Asia architecture historian style

by KTS. Trịnh chiến Thắng | 9:56 AM in | comments (0)

Kashgar: The End of a Mud Brick City

The modern typical of architecture Africa

by KTS. Trịnh chiến Thắng | 4:02 AM in | comments (0)

Egyptian Pigeon Houses

Women’s Health Centre

Soil-Cement Vaults in South Africa

Ginna House

Jahili Fort in Al Ain Abu Dhabi

by KTS. Trịnh chiến Thắng | 3:28 AM in | comments (0)

Historically, the daily life of the inhabitants of Al Ain, today the second largest city in the Emirate of Abu Dhabi, took place in the palm gardens of the oasis and the surrounding settlements and markets. To protect the oases, watchtowers and forts were erected. The Jahili Fort located in the modern-day centre of the city is the largest of Al Ain’s forts. Built in the 19th century by Sheikh Zayed the First, it can be seen from the Al Ain oasis to the west of the city. With its distinct three-tiered profile, the fort is now a national monument, pictured on the 50 Dirham note and often used as a logo or model for new architecture. The old fort was erected at the end of the 19th century.

The fort was recently restored by Roswag & Jankowski Architekten, Berlin.

The interior surfaces remain true to the historical appearance. The ceiling consists of palm rafters and palm leaves. A local clay plaster has been used for the interior wall surfaces. In the exhibition areas a grey coloured fine clay finishing plaster made by Claytec was used to create a neutral background for the exhibition spaces. The floors likewise follow historical precedence and are made of rammed earth stabilised with a wax to cope with greater wear and tear.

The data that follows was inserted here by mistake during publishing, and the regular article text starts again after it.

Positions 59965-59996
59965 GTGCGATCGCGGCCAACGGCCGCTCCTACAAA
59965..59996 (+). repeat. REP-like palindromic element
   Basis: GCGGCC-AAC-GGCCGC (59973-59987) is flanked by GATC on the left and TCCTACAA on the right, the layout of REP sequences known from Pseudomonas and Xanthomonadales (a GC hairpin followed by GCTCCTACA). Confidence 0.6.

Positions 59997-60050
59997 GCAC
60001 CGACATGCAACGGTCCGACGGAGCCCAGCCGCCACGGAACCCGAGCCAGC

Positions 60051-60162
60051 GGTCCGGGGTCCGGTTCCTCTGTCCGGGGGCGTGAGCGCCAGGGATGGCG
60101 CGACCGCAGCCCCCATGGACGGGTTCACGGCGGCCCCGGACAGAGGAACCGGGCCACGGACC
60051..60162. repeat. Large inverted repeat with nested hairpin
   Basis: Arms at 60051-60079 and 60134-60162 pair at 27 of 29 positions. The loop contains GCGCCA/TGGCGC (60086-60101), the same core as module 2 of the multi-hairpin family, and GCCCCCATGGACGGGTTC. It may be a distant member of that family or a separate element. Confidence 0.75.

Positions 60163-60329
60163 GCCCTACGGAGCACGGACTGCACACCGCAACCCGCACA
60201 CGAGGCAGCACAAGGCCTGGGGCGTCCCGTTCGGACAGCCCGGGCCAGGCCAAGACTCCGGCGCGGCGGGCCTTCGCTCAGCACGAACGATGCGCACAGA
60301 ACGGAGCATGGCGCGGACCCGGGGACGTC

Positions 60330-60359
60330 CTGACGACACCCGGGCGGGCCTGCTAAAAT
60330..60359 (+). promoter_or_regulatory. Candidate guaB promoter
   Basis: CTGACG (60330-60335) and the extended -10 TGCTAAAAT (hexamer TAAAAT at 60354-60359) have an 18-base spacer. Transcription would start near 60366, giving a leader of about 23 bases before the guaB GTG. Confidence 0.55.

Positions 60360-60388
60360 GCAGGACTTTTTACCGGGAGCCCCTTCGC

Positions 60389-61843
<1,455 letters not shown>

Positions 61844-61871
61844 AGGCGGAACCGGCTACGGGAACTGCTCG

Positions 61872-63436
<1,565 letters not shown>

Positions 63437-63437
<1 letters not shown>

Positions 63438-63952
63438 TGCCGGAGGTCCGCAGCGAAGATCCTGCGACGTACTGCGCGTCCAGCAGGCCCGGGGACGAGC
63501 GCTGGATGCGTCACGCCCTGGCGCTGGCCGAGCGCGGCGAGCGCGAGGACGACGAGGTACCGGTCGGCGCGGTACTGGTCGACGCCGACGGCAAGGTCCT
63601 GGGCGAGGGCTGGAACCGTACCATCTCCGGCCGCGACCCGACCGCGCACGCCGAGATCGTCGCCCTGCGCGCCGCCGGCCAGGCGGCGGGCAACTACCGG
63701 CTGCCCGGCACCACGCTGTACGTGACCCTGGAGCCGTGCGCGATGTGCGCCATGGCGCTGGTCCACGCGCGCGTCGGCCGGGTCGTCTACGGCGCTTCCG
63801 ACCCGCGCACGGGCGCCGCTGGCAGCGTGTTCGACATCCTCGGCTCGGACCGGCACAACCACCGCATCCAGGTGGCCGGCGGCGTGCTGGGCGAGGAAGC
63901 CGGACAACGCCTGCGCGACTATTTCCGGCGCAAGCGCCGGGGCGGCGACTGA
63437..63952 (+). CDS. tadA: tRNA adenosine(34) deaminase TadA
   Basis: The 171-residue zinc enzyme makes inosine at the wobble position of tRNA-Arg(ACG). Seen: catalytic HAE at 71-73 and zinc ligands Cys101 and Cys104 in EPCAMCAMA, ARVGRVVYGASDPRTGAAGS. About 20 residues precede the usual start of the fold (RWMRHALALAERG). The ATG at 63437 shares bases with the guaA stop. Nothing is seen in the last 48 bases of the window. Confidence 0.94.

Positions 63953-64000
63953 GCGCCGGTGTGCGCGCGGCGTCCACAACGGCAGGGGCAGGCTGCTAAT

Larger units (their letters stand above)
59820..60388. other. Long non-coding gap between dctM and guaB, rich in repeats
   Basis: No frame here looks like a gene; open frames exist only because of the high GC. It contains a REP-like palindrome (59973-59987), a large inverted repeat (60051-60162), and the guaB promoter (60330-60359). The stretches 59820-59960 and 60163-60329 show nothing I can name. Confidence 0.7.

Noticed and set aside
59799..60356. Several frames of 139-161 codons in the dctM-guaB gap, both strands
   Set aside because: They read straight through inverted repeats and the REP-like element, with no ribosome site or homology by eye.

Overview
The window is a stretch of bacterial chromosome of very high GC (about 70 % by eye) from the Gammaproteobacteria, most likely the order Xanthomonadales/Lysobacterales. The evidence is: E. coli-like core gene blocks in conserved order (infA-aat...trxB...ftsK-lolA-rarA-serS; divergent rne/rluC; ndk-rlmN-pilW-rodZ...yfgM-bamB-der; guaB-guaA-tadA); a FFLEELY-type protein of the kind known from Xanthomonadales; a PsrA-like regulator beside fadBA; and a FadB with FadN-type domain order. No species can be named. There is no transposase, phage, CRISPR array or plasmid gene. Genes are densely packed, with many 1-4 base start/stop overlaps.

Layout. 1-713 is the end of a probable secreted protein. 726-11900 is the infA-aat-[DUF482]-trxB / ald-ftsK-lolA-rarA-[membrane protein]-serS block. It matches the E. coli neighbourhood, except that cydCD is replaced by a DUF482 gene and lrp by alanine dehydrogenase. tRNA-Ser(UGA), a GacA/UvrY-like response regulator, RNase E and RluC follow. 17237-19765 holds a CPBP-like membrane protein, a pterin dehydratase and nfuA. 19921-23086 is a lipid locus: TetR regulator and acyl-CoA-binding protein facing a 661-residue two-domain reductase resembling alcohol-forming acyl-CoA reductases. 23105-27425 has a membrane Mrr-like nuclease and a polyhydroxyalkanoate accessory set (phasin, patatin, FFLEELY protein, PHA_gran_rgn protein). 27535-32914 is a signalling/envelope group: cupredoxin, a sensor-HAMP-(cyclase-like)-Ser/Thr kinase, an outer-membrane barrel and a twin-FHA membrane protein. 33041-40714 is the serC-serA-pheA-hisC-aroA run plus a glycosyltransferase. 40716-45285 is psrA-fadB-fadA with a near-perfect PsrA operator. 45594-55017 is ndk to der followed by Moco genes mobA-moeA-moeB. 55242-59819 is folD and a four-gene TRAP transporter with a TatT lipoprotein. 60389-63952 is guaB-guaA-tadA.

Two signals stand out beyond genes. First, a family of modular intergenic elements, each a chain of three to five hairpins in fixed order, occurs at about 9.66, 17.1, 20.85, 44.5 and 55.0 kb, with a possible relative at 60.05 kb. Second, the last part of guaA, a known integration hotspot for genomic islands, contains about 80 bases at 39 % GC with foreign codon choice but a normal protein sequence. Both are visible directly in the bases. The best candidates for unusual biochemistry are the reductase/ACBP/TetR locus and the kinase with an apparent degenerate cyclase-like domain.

All new insertions such as doors and furniture, made of corian or wood composite, are coloured white differentiating them from the surrounding building. The external render of the existing walls was examined and repaired where necessary. Previous renovation works had employed a non-traditional plaster with added gypsum for the crenelations. This plaster is too rigid and already exhibited defects; it was replaced with a clay plaster. The building was then given an overall finishing coat of clay plaster. The earth plaster is maintained at regular intervals as is traditional with this historical material. When used as an external render, clay plaster should be regarded as a weathering surface that needs ongoing maintenance, typically every two years, sometimes after sustained periods of heavy rain. Sandstorms are also a cause of erosion.

Most of the spaces will house a permanent exhibition “Mubarak bin London: Wilfried Thesiger and the Freedom of the Desert” showing photographs taken in the 1940s by the researcher and explorer Wilfried Thesiger who in the 1940s crossed the deserts of the Arabian peninsula repeatedly travelling with Bedouins and documenting what he saw with a Leica camera.